In the schools, teachers teach planned Schemes of Work in curriculum time which is made years ago before the Internet revolution. Although, there are efforts to make lessons more interesting by separating into parts such as; starter, main lesson and plenary as well as differentiation by outcome and extension, to cover the needs of 30 students is the hardest issue for teachers.  Teachers should also consider the learning styles of the students according to visual, auditory and kinaesthetic learners and make sure that all learning styles are covered.
I find it a little bit unfair on teachers to expect all these with the same curriculum which does not answer the needs of students anymore. However, teachers really try hard to provide the best education possible in schools under the circumstances.
To motivate the students, one of the most significant ways is to get to know them.  Teaching and learning are personal, it is not about business. It is about the goals, expectations, self esteem and family life. It is about the relationship between student-parent and school.
When I ask some of my students about what they would like to do when they finish school, the answers can be quite daunting. Although, they are high achievers in school, their parents may expect them to start working a.s.a.p.
 For teachers overcoming these barriers and developing the parents’ ambitions are tough tasks, but it needs to be done.  Parents’ attitude to learning affects their children’s attitude to learning. 
I believe motivation should start from home and continue through relevant teaching resources at school.  However, in the meantime, teachers need to be motivated as well! They need appreciation and courage to deliver excellent lessons.  Let’s not forget about that!!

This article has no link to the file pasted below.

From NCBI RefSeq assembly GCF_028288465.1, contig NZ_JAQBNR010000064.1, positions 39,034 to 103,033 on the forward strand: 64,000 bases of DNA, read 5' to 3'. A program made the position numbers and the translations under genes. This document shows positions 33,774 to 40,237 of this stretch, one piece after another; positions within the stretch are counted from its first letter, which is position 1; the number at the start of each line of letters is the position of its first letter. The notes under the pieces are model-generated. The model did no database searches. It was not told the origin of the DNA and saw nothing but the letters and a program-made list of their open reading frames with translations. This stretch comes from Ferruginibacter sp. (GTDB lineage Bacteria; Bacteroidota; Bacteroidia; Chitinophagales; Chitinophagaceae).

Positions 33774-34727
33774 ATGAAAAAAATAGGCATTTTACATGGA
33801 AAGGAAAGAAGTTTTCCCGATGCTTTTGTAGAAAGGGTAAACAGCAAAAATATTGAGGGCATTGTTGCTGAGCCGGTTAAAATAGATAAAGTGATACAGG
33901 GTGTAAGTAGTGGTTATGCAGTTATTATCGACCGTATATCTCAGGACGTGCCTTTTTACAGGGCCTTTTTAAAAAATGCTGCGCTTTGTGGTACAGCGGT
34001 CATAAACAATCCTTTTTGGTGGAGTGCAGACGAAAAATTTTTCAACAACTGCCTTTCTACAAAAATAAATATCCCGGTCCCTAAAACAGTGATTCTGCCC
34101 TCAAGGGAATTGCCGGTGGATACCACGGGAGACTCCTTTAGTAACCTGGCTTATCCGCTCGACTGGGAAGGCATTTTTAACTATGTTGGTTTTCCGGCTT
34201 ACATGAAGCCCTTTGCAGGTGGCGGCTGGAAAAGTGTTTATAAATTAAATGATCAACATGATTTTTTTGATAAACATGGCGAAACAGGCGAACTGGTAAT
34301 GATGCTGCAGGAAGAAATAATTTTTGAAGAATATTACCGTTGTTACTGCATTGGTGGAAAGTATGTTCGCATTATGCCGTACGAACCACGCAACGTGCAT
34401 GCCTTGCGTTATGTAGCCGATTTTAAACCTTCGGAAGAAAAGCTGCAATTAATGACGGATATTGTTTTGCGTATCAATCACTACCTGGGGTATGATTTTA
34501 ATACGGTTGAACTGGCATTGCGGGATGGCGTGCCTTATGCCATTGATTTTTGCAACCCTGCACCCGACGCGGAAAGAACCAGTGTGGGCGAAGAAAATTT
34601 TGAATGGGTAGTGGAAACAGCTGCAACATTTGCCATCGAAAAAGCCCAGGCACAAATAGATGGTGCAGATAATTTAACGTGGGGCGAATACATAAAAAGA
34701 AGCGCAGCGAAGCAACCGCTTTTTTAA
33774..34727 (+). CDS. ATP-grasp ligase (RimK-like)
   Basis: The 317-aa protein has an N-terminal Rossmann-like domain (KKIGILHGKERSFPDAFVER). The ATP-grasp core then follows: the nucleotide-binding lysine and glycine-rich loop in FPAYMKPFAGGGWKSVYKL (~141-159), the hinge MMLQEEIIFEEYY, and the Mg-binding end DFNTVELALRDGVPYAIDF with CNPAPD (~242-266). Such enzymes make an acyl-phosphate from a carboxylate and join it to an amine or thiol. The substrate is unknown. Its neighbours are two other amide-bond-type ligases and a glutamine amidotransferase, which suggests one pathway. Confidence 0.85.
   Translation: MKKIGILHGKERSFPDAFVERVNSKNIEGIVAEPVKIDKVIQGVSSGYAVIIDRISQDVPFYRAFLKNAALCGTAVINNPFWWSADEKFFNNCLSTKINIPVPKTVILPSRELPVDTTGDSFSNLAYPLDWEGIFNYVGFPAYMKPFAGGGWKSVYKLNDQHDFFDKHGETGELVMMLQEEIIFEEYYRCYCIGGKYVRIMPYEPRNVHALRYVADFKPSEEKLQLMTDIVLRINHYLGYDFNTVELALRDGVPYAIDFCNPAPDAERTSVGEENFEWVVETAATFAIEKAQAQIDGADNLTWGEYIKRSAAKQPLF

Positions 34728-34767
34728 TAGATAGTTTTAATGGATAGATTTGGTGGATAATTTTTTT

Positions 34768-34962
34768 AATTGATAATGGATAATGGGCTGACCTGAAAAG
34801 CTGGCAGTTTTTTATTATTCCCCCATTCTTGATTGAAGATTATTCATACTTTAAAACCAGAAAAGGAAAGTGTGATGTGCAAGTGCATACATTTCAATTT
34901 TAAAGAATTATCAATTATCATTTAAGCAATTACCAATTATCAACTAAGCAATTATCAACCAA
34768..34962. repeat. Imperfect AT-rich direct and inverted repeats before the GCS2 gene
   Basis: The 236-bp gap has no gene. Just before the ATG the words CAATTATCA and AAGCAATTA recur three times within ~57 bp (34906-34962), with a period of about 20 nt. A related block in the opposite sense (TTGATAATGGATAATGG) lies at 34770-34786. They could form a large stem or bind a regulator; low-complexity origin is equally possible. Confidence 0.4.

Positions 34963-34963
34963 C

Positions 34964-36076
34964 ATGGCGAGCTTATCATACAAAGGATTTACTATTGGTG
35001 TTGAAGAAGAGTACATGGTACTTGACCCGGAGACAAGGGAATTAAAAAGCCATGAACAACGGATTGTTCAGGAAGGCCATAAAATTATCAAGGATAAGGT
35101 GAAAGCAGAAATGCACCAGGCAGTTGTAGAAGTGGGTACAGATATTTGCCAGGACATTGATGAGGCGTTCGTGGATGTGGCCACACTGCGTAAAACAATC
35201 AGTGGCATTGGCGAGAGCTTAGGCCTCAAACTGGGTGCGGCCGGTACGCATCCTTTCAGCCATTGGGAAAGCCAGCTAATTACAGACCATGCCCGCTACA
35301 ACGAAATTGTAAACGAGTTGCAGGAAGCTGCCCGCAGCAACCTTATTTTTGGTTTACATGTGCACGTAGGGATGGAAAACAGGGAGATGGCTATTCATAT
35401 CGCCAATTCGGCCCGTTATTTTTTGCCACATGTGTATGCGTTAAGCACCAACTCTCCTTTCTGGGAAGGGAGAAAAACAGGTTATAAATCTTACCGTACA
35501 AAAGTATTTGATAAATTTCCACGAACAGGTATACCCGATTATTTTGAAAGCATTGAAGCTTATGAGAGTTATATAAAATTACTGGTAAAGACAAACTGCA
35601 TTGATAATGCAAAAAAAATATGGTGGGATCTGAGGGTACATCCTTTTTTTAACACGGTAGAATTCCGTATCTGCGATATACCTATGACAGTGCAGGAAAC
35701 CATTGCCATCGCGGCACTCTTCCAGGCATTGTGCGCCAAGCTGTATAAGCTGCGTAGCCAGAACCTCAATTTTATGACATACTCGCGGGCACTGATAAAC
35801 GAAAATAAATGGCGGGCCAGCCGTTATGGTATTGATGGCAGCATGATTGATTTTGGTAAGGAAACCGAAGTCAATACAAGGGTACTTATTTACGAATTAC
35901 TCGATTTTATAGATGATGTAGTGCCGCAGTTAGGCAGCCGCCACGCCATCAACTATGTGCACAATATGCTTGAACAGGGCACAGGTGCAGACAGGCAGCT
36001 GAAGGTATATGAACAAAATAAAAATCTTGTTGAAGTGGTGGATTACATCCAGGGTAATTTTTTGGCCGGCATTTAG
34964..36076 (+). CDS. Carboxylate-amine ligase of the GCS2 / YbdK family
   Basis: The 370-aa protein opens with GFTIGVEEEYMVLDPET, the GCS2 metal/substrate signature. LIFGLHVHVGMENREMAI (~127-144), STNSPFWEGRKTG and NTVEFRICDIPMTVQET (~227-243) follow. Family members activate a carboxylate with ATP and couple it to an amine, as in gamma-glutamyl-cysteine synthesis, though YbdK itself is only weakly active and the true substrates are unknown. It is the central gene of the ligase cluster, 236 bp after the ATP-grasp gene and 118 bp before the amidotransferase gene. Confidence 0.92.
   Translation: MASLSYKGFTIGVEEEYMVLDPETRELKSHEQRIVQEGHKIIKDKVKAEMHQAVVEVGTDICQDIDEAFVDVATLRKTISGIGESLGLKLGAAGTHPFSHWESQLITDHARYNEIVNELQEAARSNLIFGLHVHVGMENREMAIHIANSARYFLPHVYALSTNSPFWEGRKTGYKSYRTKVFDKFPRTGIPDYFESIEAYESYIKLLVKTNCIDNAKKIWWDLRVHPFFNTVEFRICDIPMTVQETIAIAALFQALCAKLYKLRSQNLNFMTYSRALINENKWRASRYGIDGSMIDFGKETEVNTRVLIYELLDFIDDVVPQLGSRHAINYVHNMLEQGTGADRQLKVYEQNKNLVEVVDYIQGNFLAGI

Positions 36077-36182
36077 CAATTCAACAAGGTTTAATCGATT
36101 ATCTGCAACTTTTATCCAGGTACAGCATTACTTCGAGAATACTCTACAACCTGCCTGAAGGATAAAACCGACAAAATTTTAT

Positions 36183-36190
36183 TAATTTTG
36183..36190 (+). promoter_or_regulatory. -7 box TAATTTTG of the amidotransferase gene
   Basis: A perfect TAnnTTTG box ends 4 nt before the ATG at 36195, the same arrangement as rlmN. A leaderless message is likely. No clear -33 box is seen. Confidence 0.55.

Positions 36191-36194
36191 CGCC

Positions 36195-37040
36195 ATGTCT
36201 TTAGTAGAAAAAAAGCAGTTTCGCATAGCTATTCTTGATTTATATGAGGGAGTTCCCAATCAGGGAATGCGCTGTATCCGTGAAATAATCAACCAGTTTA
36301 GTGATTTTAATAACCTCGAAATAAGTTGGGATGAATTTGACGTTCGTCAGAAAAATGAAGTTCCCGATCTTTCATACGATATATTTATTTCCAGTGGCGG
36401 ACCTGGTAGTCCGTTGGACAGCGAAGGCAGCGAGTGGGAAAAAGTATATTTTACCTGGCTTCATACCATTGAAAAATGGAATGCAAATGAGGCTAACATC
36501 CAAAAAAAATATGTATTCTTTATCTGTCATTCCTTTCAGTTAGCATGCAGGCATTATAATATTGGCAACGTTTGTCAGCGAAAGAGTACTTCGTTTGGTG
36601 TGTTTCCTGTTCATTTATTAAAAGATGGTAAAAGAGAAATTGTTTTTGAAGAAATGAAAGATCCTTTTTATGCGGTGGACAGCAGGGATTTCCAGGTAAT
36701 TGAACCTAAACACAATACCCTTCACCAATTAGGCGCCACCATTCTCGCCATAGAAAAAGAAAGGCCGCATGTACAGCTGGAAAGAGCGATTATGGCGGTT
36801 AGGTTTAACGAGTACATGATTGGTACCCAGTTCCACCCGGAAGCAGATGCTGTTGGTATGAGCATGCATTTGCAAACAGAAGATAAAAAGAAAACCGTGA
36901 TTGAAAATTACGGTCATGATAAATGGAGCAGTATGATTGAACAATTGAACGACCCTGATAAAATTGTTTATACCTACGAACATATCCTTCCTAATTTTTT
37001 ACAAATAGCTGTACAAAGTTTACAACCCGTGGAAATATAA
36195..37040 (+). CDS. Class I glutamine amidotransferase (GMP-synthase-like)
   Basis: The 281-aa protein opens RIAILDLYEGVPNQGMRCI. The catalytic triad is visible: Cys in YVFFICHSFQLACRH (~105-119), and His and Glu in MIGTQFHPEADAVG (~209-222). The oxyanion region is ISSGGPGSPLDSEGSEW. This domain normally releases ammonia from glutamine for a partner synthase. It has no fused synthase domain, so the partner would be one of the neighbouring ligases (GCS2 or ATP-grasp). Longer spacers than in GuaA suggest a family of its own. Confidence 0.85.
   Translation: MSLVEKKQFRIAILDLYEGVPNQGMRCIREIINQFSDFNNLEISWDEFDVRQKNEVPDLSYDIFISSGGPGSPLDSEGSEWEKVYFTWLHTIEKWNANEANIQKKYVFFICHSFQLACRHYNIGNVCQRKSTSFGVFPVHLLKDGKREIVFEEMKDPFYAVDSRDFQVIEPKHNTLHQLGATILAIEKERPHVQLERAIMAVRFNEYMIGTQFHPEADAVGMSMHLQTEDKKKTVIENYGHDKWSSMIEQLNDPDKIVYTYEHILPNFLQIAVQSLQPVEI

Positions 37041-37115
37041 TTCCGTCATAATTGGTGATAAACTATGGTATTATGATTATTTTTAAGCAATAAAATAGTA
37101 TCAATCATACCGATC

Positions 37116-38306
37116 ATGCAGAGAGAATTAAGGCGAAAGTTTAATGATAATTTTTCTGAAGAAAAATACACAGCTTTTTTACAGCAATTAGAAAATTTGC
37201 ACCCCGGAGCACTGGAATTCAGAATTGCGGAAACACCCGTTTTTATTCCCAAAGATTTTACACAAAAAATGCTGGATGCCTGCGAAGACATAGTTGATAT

Saturday, 12 February 2011

RE (Religious Education) KS3 induction lesson for EAL students: Meditation session

Close your eyes.

Take a deep breath in, and deep breathe out.

Inhale and exhale! When you exhale, imagine yourself on a beach. You can hear the sound of waves; you can smell the fish and you can touch the water. You are walking on the beach. The water is cool and refreshing.

Inhale and exhale! This time you are climbing up a mountain. No one stands in your way. Everyone wants you to achieve. All you need is your courage and determination. Finally you reach the peak. Now you can touch the sky. You are proud of yourself.  

Inhale and exhale! This time you are at your favourite place. It is your country, your city…. You see yourself at home. It’s peaceful. It’s calming. Look around you…You see your family, relatives and friends. They are all smiling at you. They are so happy and proud to see you. Give them hugs and kisses one by one.  Look at their smiling and welcoming faces. Tell them how much you miss them and tell them you will always love them.

Inhale and exhale…  Now take that happy place with you to your classroom. Smile… Inhale and when you exhale, relax, and open your eyes.    

Teacher’s comment

I read it with a calm and slow music in the background.

Generally first reaction of the students is to laugh. They have lots of problems to keep their eyes closed. Everyone tries to look at each other to make sure that the others also close their eyes, so they don’t look silly.

In the first part, they still have problems to focus. By the second paragraph, they start to listen but still with some giggles.

When I start to read the third paragraph, everybody is quiet. There is no one talking and giggling also stops! Complete silence...     

Created by T. Bauhofer


Tuesday, 8 February 2011

Part 4-What is Partnership Teaching and does it really work?

What are the factors in successful partnerships?

Role of Senior Leaders in schools to participate the Partnership Teaching; in my opinion, it is crucial that the senior leaders back up the Partnership Teaching in schools. They need to recognize the aims and objectives of the project and the role of teachers within the project to ensure the values and principles are embedded across the school, check on the progress of individuals and groups within the target class, make sure protected planning time is available, ensure all teachers are released for network meetings, incorporate the Partnership Teaching objectives into faculty reviews and observations, undertake active leading role in completing action plans and progress reviews and monitor the use and effectiveness of the Partnership Teaching funding.